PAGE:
The following is from this morning's Irish Examiner. I travelled down there yesterday, to see how Bertie Ahern reacted to the opinion poll....
(Incidentally, we have a very good Election 2007 section on our website that includes profiles of all the constituencies, which you will find here.
The text that beep-beeped was from a Fianna Fail handler. It speculated on what tone Bertie Ahern might strike when asked about his reaction to THAT opinion poll in is only interview of the day in Sligo.
“I bet you he will do sackcloth and ashes today,” it read.
And that’s what the lips did. They underplayed it, toned it down and said lots of sensible things like: The few day ahead are crucial. I think we have been working harder. The only poll that matters is the one on Thursday.
But the lips were completely out of synch with the body. What the body did was a staggering sight to behold, a complete betrayal of the sobriety of the lips.
The body moved through Sligo town so fast that it left a vapour trail behind it. The two candidates for Sligo-Leitrim – Dr Jimmy Devins and Eamon Scanlon - had to trot to keep up with him for the doughnut shots for the papers.
Like a contestant in demented supermarket derby, he whooshed through Tesco, whizzed through Penneys, before sprinting through a car park, and through the underwear and children’s department of Next. Countless hands were shaken during micro-second encounters. The pace never relented.
It wasn’t just that Bertie Ahern had found the pep in his step. He was more than buoyant. His body language shouted: levitation (though high speed levitation if that’s possible). Nobody would have raised an eyebrow if he walked up and down on the surface of the River Garavogue that tumbles through the heart of Sligo.
On Sunday, Bertie Ahern cavilled with Gerald Barry when it was put to him the first three weeks of the campaign were insipid. But they were. And journalists who have coat-tailed Bertie Ahern this time have agreed.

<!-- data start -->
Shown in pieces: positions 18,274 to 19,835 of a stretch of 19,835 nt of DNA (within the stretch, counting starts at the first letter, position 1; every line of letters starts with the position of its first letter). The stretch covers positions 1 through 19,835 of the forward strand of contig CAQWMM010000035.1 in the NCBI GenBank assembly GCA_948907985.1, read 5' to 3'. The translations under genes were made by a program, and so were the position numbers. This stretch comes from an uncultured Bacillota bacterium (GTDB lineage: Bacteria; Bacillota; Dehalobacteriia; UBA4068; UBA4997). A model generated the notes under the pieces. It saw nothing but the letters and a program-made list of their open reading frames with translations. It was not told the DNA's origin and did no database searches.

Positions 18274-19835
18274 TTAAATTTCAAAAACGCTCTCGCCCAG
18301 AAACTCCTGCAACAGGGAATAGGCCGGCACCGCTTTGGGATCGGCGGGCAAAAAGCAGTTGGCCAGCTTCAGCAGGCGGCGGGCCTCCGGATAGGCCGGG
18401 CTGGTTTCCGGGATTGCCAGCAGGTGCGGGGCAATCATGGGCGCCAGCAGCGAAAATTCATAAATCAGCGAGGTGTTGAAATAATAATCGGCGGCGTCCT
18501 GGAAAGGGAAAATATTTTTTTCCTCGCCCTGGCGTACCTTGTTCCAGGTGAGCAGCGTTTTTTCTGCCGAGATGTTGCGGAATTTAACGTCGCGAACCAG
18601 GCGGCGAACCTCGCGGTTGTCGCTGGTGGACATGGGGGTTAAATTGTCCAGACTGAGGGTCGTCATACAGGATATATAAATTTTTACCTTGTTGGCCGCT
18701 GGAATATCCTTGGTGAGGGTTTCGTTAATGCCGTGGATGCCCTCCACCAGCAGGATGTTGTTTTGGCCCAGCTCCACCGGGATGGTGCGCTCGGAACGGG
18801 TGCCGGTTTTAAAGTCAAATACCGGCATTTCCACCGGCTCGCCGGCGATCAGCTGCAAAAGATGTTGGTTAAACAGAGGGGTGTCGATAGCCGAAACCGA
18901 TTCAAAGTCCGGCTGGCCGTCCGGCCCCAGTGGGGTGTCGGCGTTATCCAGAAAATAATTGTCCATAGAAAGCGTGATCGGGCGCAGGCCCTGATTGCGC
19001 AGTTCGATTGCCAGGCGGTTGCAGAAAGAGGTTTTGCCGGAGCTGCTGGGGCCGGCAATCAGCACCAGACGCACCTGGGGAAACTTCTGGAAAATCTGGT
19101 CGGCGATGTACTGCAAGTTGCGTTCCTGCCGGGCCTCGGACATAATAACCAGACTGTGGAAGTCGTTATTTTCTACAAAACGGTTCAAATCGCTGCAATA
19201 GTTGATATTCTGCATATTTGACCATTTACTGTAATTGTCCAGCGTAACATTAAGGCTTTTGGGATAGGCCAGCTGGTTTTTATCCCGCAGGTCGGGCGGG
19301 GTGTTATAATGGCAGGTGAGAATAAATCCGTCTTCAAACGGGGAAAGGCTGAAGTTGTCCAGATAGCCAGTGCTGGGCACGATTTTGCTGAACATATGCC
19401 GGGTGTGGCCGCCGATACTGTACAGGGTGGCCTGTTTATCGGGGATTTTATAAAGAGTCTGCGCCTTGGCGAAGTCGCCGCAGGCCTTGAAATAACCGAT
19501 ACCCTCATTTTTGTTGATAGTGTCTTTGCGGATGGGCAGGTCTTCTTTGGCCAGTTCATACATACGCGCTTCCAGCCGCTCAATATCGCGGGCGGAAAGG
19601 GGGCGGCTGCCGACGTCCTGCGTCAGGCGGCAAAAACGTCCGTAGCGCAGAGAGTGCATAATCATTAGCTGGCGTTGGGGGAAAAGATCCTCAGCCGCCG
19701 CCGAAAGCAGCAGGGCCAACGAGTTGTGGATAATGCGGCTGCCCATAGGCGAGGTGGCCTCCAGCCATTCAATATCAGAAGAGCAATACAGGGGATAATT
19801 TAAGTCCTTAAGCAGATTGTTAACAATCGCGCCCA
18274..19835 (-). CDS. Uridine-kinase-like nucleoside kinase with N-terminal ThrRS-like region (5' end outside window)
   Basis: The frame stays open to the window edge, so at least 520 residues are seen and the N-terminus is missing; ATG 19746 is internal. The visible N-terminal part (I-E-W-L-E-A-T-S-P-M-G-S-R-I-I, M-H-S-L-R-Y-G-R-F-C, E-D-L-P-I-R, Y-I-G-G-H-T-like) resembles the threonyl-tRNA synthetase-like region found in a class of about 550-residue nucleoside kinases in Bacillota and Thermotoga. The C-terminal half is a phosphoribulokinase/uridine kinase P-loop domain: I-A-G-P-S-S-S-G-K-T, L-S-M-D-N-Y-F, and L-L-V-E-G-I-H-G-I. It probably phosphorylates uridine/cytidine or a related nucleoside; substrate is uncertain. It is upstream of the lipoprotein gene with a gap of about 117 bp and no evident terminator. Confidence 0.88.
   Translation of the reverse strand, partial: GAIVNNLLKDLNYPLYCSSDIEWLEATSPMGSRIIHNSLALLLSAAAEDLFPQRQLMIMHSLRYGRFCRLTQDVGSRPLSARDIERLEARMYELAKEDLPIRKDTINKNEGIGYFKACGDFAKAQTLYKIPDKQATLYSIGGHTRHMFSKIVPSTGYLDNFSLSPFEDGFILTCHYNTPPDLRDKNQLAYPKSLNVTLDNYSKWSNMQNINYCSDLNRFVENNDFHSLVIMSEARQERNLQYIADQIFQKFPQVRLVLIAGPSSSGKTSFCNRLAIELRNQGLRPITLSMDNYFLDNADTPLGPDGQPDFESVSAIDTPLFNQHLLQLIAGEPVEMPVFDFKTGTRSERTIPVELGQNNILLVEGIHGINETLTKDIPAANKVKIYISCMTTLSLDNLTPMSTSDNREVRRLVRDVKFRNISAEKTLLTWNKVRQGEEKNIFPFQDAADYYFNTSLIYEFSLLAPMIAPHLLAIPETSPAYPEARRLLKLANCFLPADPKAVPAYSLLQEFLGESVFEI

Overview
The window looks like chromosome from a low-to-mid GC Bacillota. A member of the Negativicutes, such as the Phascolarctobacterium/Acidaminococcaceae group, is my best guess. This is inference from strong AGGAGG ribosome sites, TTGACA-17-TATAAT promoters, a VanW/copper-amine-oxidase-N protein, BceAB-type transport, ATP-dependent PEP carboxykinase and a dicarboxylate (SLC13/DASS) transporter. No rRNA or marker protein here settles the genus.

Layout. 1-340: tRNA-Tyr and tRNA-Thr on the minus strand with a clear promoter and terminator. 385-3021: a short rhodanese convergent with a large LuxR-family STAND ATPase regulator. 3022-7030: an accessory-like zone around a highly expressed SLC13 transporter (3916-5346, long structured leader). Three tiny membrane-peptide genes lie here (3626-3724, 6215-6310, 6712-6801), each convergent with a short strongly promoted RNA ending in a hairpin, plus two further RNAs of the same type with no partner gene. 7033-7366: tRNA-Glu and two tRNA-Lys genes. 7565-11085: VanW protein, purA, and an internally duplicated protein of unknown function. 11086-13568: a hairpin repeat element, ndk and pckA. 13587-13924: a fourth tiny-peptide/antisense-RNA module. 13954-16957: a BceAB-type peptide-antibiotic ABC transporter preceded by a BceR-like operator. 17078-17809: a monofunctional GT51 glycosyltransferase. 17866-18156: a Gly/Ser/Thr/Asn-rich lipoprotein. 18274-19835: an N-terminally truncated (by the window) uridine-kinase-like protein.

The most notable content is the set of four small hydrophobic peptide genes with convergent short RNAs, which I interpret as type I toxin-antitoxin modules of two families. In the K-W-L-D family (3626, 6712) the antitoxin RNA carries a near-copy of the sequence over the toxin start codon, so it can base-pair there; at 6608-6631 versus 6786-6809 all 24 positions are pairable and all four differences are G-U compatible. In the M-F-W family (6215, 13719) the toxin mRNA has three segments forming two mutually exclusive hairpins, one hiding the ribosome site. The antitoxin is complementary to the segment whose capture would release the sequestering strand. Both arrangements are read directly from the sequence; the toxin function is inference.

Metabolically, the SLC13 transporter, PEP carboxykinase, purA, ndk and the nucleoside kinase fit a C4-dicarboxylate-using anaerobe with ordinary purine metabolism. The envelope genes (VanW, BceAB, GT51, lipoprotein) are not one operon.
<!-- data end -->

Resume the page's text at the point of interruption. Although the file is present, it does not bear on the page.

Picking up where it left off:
And when this transformation happened, the pinpointed it to Cork on Friday night and Saturday. Up until then the crowds had been smaller and the tempo too low. But they came out in droves and greeted him with a messianic fervour. No matter that it was FF apparatchiks that were leading the chorus of ‘five more years’ (like Enda Kenny’s contract, this is another concept borrowed from US elections). The thing was that something had changed and Fianna Fail had succeeded in dramatically reversing their uncertain and grim course.
There will be endless debates about the accuracy of opinion polls. But it doesn’t matter. They create their own momentum. And the effect of this one is obvious. It’s like a team arriving out for the second half to discover that a gale has blown up behind them and half the opposition have been red-carded. Suddenly after weeks of trending to FG and Labour, they now find themselves back-footed and having to work hard to retrieve the situation.
Though he was a little coy about it, there was no doubt he though the ‘Bertie Bounce’ came from the TV debate and, to a lesser extent, his good day in Westminster.
“People were telling me what the experts were saying in the studio (after the debate) and what the people were saying. It was very different.
“It’s about the issues. These things are not beauty contests or personality contests. It’s about the issues. It’s about how we take the country forward over the next five years. Over the last eight or nine days, the real debate has taken place.”
Ahern and those around him clearly believe that their strategy of punching holes in Enda Kenny’s Contract for a Better Ireland. Yesterday, the heavyweights came out for a slugging contest. Brian Cowen versus Eamon Gilmore; and Pat Rabbitte against Ahern.
Rabbitte charged that the biggest lie of the campaign was FF’s claim that the Mullingar Accord’s tax policies would favour the top 3% of earners.
There was a stridency, a self-confidence to Ahern’s response that was lacking a week ago.
“He’s wrong and we produced the figures four weeks ago. Amazingly, it took Pat Rabbitte until the last Monday of the campaign to make a comment because he knew he was getting away with it.”
“I’ll put it straight back to him. Is it not true that under his policies, somebody on 45,000 a year would pay the same PRSI as somebody on E450,000. That’s true. That’s the answer.”
But it wasn’t the full answer. No sir, not a hope. Twelve days ago this was the man who gave us six second of silence. Now he was on a roll. Next came the bit if, em, gloating about Rabbitte.
“The fact is. I know he’s embarrassed. I know he’s upset that Labour got tied in with policies associated with Fine Gael.
“Since he mentioned it, the policies are progressively are anti the taxpayers who are paying low and middle income because of the PRSI figure.
“If he disassociates himself from Fine Gael policies then perhaps he will let us know what his policies are.”
As you listened to him an old saw of Mark Twain’s about rumours of death and exaggeration came to mind.
Not only was Ahern’s election very much still alive. It was walking on water.